About an hour later, police responding to a call about a robbery found three women dead from apparent gunshot wounds at Gold Spa, which is in a strip of tattoo parlours and strip clubs in one of the last ungentrified holdouts in an upscale area of Atlanta.

Officers then learned of a call reporting gunfire across the street, at Aromatherapy Spa, and found another woman apparently shot dead.

President Joe Biden said the FBI briefed him on the shootings and noted that Asian Americans are concerned about a recent rise in violence, a surge he has previously condemned. He called the attack “very, very troublesome” but was waiting for answers on the shooter’s motivation.

Vice President Kamala Harris offered condolences to the victims’ families.

“We’re not yet clear about the motive. But I do want to say to our Asian American community that we stand with you and understand how this has frightened and shocked and outraged all people,” said Harris, the first Black and South Asian woman to be vice president.

Shootings increase fears among Asian community

Over the past year, thousands of cases of abuse have been reported to an anti-hate group that tracks incidents against Asian Americans, and hate crimes in general are at the highest level in more than a decade.

“We are heartbroken by these acts of violence,” Asian Americans Advancing Justice-Atlanta said in a statement.

“While the details of the shootings are still emerging, the broader context cannot be ignored. The shootings happened under the trauma of increasing violence against Asian Americans nationwide, fuelled by white supremacy and systemic racism.”

Police in major cities deplored the killings. Seattle’s mayor said “the violence in Atlanta was an act of hate,” and San Francisco police tweeted #StopAsianHate. The New York City police counterterrorism unit said it was on alert for similar attacks.

SAN FRANCISCO, CALIFORNIA - MARCH 17: Pedestrians cross the street by a San Francisco police car where an officer is standing guard in Chinatown on March 17, 2021 in San Francisco, California. The San Francisco police have stepped up patrols in Asian neighborhoods in the wake of a series of shootings at spas in the Atlanta area that left eight people dead, including six Asian women. The main suspect, Robert Aaron Long, 21, has been taken into custody. The San Francisco Bay Area is also seeing an increase in violence against the Asian community. (Photo by Justin Sullivan/Getty Images)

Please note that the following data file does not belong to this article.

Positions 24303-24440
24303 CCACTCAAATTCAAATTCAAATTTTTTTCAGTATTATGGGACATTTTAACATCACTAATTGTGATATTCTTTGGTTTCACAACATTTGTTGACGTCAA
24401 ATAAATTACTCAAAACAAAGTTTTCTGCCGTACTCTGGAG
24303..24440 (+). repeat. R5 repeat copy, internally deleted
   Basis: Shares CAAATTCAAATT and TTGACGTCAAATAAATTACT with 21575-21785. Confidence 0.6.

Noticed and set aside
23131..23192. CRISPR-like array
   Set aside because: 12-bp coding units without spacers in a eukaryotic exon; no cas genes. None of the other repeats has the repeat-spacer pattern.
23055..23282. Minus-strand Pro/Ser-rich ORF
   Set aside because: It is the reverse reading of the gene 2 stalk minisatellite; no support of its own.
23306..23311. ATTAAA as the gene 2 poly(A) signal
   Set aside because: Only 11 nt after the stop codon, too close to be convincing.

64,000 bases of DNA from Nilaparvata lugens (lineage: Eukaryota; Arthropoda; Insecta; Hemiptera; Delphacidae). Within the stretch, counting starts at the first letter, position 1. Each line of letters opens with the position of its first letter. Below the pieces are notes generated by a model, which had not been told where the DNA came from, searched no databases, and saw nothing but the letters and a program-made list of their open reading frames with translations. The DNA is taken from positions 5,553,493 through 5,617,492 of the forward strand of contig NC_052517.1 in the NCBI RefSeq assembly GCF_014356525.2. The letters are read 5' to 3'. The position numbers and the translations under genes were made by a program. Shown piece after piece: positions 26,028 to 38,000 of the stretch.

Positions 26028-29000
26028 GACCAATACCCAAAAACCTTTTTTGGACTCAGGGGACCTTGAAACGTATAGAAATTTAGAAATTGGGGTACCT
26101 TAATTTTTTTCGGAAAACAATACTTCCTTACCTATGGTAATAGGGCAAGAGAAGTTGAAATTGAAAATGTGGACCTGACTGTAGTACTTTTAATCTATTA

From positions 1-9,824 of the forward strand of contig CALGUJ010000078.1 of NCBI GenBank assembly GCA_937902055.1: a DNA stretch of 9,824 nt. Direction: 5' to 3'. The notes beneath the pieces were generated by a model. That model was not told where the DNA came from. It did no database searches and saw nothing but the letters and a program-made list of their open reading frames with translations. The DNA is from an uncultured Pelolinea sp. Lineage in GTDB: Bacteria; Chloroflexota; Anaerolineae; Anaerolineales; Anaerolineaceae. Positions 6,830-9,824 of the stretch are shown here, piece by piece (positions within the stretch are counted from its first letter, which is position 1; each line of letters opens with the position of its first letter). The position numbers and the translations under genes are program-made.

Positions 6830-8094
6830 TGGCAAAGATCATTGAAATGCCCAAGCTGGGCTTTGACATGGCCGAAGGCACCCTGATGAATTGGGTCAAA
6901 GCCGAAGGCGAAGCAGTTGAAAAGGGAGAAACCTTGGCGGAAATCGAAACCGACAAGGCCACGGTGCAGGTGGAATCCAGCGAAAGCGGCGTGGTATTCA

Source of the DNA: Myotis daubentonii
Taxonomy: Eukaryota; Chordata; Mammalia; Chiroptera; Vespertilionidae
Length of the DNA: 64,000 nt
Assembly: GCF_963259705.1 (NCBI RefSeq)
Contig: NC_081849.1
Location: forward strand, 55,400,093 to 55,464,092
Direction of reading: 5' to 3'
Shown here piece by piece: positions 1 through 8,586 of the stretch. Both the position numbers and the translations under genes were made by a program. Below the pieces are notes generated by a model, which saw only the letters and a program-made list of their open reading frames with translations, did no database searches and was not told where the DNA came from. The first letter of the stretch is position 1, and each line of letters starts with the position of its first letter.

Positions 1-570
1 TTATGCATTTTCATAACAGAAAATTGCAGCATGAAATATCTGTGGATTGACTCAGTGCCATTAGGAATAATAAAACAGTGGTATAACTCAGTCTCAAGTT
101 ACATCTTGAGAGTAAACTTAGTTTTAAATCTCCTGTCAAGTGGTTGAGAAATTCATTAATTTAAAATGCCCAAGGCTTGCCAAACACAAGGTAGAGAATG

San Francisco police have stepped up patrols in Asian neighborhoods in the wake of the shootings. Source: Getty

In Georgia, Crisp County Sheriff Billy Hancock said in a video on Facebook that his deputies and state troopers were notified Tuesday night that a murder suspect out of north Georgia was headed their way. Deputies and troopers set up along the interstate and “made contact with the suspect,” he said.

A state trooper performed a pursuit intervention technique that “caused the vehicle to spin out of control,” Hancock said. Long was then taken into custody “without incident.”

Rita Barron, manager of a business neighbouring the massage parlour targeted in the first shooting, said security footage of the parking lot outside the stores showed the gunman had been sitting in his car for about an hour, just watching.

Nico Straughan, 21, who went to school with Long, described him as “super nice, super Christian, very quiet” and said Long brought a Bible to high school every day and would walk around carrying it.

“He went from one of the nicest kids I ever knew in high school to being on the news yesterday,” Straughan said.

South Korea’s Foreign Ministry has said its diplomats in Atlanta have confirmed with police that four of the victims who died were women of Korean descent. It said its consulate general in Atlanta is trying to confirm the nationality of the women.

US Secretary of State Antony Blinken, who is in South Korea meeting with Foreign Minister Chung Eui-yong, mentioned the killings during an opening statement.

“We are horrified by this violence which has no place in America or anywhere,” he said.